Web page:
Convection and Magnetism in Stars: How magnetic fields are built, and what they can do
Magnetic fields are ubiquitous in astrophysics. In stars, they help govern spindown and mass loss; in accretion disks, they likely play a crucial role in facilitating angular momentum transport; for some planets, they can act act as partial shields against potentially harmful radiation.
But a comprehensive theory of how such magnetic fields are built &emdash; how magnetic “dynamos” work &emdash; remains elusive. I will talk about how recent observations and theoretical models of stellar convection are providing powerful new clues about the operation of astrophysical dynamos.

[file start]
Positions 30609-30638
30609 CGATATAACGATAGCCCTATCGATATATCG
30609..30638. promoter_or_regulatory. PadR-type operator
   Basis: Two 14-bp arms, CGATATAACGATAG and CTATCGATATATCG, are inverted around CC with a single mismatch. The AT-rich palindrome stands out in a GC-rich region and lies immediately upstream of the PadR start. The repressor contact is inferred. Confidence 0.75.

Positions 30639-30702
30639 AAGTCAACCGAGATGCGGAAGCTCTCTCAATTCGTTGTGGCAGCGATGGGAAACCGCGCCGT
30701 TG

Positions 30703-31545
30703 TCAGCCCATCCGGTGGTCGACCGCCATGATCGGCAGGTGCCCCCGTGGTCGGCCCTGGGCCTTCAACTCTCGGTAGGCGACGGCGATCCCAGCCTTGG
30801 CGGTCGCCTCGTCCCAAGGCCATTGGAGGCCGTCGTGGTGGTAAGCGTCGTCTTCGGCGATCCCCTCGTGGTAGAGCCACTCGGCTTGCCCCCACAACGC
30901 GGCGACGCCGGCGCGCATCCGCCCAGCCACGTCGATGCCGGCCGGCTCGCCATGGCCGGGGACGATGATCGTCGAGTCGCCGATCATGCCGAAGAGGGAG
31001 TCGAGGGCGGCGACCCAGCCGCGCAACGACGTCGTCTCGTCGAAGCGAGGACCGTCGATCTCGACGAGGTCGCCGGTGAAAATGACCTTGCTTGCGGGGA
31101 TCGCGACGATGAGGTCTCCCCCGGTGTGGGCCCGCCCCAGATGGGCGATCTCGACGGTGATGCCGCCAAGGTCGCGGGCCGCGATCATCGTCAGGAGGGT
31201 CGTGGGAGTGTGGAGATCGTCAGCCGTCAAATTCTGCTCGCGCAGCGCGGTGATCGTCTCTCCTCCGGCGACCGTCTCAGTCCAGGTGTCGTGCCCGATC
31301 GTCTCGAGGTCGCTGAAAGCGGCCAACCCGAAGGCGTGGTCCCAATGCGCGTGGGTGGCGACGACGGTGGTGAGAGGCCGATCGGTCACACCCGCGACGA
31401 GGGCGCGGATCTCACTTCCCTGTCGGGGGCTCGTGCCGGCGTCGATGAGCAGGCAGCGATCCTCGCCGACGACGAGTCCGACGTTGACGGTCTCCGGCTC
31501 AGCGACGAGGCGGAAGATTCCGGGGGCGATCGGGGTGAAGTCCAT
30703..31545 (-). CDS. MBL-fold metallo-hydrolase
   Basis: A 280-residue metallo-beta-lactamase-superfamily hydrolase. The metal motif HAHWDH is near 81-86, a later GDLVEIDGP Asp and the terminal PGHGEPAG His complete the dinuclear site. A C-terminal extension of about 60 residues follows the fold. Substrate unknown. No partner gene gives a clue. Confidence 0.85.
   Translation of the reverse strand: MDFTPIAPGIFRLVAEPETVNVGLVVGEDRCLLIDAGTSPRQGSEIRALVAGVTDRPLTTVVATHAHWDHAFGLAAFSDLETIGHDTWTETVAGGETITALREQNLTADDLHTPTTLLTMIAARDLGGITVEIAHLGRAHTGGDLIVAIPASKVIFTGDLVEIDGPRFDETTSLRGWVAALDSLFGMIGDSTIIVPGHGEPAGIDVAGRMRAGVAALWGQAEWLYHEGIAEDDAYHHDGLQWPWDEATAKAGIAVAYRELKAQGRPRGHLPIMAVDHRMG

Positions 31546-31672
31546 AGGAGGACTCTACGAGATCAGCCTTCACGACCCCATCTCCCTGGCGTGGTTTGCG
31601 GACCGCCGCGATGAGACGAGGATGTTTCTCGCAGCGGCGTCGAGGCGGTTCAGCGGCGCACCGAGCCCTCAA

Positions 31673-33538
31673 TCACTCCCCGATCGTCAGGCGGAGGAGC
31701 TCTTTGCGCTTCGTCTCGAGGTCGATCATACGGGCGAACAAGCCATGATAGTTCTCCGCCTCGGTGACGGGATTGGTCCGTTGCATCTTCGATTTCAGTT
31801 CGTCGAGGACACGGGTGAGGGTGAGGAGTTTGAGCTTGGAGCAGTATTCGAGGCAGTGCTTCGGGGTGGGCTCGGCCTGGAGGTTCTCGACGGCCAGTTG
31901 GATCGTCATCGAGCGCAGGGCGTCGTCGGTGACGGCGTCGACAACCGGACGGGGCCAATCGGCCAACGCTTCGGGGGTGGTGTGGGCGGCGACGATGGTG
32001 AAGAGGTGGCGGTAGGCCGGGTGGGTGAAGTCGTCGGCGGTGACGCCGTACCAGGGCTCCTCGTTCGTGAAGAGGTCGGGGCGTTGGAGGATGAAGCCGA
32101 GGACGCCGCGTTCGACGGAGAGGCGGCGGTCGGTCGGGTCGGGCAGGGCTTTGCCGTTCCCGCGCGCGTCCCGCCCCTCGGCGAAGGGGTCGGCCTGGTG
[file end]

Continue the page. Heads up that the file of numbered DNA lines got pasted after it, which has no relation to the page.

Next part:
|Date: ||Tuesday, 3 February 2009|
|Where: ||McGill University|
| ||Ernest Rutherford Physics Building, R.E. Bell Conference Room (room 103)|